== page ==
Unlikely partners join hands as part of Sweden- S'pore initiative

SINGAPORE - Two unlikely partners are gearing up to organise a virtual storytelling competition for migrant workers in Singapore.

Local textile boutique Aaria Creations is linking up with British-Swedish pharmaceutical giant AstraZeneca for a good cause.

Aaria Creations owner Prema Mahalingam told The Straits Times: "The idea is not just to gather stories, it's to bring the workers together, to help them blend with our community, since they are missing their own families during this pandemic. This will be an opportunity for them to tell their stories and for us to listen."

The collaboration will see AstraZeneca sponsoring shop credits at Aaria Creations - which also sells Tamil books popular with migrant workers - for the participants and winners of the competition.

The two companies are among those participating in the Sweden-Singapore initiative, which is organised by the Swedish Chamber of Commerce Singapore (SwedCham), and will be launched on Wednesday.

It aims to foster collaboration between Swedish multinational corporations (MNCs) and Singapore small and medium-sized enterprises (SMEs).

The initiative is kicking off with 12 partnerships, with more expected to be announced at a later date. Among the Swedish MNCs participating are fashion chain H&M and home appliance firm Electrolux.

Ms Lisa Ferraton, general manager of SwedCham, said the chamber identified the need for such a collaborative initiative when it observed how both large and small companies were struggling when the pandemic hit.

"Both SMEs and MNCs play a crucial role for Singapore's economy. This initiative shows that when we collaborate, we become stronger," she said.

This initiative comes in the midst of Singapore's worst recession.

Tighter foreign employment policies have been introduced, with non-resident employment continuing to contract in the third quarter of this year, despite growth in local employment.

Mr Chng Kai Fong, managing director of the Economic Development Board, which is supporting the initiative, said foreign business chambers play an important role in connecting Singapore to the international business community, and that the initiative will allow Swedish MNCs and local SMEs to exchange knowledge and collaborate.

"This is a good example of how companies can forge partnerships in Singapore and seize growth opportunities together," he said.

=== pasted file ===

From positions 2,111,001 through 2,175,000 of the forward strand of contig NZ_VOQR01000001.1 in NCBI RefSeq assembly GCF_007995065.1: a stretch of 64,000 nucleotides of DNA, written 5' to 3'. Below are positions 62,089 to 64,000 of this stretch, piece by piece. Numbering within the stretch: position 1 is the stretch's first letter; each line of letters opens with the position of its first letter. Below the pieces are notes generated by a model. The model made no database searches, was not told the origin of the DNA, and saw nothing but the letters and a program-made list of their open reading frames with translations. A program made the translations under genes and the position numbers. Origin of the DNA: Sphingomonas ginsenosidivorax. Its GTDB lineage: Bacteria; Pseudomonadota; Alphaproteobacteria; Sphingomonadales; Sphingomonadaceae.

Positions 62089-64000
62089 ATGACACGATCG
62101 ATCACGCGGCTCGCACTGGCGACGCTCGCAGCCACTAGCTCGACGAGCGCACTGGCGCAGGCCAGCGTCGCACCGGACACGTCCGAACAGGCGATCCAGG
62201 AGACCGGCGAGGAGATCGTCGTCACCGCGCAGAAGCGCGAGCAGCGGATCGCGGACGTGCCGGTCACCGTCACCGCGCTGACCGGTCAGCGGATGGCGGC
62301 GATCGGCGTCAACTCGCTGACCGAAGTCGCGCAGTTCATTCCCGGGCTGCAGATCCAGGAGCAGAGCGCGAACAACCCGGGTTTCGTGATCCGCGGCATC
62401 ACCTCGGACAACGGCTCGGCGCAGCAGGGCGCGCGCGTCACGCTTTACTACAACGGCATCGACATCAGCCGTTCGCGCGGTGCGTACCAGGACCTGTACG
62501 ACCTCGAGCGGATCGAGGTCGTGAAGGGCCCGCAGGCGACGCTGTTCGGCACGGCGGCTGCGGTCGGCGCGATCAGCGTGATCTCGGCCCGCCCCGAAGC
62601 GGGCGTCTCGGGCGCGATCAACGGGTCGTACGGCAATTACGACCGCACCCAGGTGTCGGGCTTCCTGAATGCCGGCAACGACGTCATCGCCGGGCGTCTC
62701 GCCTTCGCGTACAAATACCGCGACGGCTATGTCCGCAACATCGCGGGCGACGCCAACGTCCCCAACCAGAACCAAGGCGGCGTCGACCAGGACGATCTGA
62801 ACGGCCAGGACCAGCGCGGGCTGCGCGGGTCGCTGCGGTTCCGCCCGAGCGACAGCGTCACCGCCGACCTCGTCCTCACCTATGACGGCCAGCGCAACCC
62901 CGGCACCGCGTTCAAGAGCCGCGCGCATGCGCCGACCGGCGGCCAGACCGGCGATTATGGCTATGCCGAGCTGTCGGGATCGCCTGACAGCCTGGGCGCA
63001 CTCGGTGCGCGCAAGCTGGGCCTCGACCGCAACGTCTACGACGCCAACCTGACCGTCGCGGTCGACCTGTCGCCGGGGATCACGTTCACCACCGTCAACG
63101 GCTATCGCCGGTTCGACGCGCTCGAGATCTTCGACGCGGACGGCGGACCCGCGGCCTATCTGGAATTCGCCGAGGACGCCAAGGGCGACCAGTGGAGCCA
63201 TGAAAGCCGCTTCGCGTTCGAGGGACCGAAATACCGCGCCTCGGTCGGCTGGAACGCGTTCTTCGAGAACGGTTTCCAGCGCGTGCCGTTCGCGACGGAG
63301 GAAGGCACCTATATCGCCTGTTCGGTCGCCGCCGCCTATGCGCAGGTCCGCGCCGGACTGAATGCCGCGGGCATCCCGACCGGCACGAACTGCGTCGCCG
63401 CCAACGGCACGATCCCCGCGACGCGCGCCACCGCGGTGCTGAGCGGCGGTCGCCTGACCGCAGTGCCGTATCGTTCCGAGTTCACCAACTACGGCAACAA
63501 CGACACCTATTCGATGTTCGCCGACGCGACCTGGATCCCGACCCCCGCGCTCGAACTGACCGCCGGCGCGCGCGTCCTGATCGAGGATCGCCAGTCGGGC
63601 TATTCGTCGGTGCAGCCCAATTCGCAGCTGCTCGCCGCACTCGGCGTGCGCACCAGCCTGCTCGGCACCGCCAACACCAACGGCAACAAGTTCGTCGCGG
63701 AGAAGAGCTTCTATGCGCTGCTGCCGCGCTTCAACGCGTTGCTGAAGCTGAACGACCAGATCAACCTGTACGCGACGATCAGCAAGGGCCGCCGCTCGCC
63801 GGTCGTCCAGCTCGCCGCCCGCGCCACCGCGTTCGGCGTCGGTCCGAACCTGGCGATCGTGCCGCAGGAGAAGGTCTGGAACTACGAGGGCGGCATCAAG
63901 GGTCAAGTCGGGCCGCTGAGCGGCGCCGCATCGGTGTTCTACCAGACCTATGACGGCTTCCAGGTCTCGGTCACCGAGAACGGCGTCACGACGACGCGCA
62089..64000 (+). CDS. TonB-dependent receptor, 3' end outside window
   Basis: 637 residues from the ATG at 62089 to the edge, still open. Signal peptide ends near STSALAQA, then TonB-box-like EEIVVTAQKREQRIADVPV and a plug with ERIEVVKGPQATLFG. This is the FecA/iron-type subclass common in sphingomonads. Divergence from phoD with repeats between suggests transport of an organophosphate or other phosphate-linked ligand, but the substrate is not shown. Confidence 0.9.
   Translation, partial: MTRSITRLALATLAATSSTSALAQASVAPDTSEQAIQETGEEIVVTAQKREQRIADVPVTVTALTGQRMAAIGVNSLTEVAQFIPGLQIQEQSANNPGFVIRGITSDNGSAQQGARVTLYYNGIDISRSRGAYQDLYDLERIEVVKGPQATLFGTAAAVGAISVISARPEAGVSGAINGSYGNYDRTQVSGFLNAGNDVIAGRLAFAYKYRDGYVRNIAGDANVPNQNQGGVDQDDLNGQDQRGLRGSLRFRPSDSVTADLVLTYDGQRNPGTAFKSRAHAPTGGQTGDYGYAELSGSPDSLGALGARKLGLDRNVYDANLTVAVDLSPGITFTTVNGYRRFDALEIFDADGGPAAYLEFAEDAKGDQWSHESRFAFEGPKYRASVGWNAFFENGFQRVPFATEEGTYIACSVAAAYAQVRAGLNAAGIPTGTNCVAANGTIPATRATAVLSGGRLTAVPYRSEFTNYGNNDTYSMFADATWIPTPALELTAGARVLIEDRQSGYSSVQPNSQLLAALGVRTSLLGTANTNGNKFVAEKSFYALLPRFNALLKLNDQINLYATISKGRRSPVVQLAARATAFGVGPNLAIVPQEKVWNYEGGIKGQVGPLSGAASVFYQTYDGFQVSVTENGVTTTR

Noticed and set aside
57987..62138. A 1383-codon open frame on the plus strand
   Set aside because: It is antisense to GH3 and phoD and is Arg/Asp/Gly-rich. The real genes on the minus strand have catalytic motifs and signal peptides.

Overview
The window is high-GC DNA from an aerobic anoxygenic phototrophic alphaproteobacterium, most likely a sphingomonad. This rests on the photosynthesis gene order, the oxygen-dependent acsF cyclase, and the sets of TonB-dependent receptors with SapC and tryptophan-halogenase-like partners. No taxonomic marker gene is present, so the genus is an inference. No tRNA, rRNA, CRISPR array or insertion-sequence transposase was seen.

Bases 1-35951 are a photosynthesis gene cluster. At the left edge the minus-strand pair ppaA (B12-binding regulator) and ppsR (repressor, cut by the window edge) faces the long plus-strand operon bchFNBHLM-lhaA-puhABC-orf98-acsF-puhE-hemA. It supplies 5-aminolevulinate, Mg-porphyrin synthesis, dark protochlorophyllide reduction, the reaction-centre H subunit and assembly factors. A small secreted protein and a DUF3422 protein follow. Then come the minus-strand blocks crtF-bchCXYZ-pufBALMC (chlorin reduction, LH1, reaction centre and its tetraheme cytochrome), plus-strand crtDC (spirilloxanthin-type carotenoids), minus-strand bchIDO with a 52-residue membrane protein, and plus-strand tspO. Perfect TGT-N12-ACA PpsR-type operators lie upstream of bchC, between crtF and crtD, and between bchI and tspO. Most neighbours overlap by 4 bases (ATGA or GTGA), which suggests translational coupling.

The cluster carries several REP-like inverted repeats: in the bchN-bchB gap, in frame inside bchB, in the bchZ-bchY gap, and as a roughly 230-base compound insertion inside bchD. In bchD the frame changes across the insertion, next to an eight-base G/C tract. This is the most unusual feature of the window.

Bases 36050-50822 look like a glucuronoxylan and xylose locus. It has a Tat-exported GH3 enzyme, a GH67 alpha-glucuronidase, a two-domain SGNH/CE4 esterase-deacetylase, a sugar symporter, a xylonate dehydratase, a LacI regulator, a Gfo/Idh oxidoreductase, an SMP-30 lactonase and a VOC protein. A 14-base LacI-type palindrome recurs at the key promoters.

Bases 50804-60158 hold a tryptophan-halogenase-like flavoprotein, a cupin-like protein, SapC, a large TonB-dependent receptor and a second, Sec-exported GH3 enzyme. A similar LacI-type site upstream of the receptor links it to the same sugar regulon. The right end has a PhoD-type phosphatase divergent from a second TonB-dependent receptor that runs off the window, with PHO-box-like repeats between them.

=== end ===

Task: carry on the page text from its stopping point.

Mr Neo Cheng Leong, a chicken rice seller at Shunfu Market, is partnering with Swedish telecom equipment supplier Ericsson as part of the Sweden Singapore Initiative. PHOTO: SWEDISH CHAMBER OF COMMERCE SINGAPORE

Veteran chicken rice seller Neo Cheng Leong is another SME owner benefiting from the initiative, linking up with Swedish telecoms equipment supplier Ericsson.

Besides promoting Mr Neo's stall through advertisements and encouraging its more than 220 staff to try his chicken rice, Ericsson is also helping Mr Neo and his fellow hawkers at Shunfu market establish their digital presence.

Ms Sonia Aplin, head of marketing, communications, sustainability and corporate responsibility at Ericsson in South-east Asia, Oceania and India, said the company has put out a global call for volunteers within the firm to help these hawkers build their online presence.

Six volunteers, including four from Singapore, have come forward, she added.

"We're really looking forward to exploring with Mr Neo and the other stall owners how we can support them to build this online presence," Ms Aplin said.

The Sweden-Singapore initiative is a long-term effort to strengthen bonds between Singapore's SMEs and Swedish companies operating here, said Ms Ferraton.

The initiative is driven by pro bono efforts by the chamber, as well as partners such as creative agency Forsman & Bodenfors Singapore. Participating SMEs were selected by government agencies Enterprise Singapore and the National Environment Agency.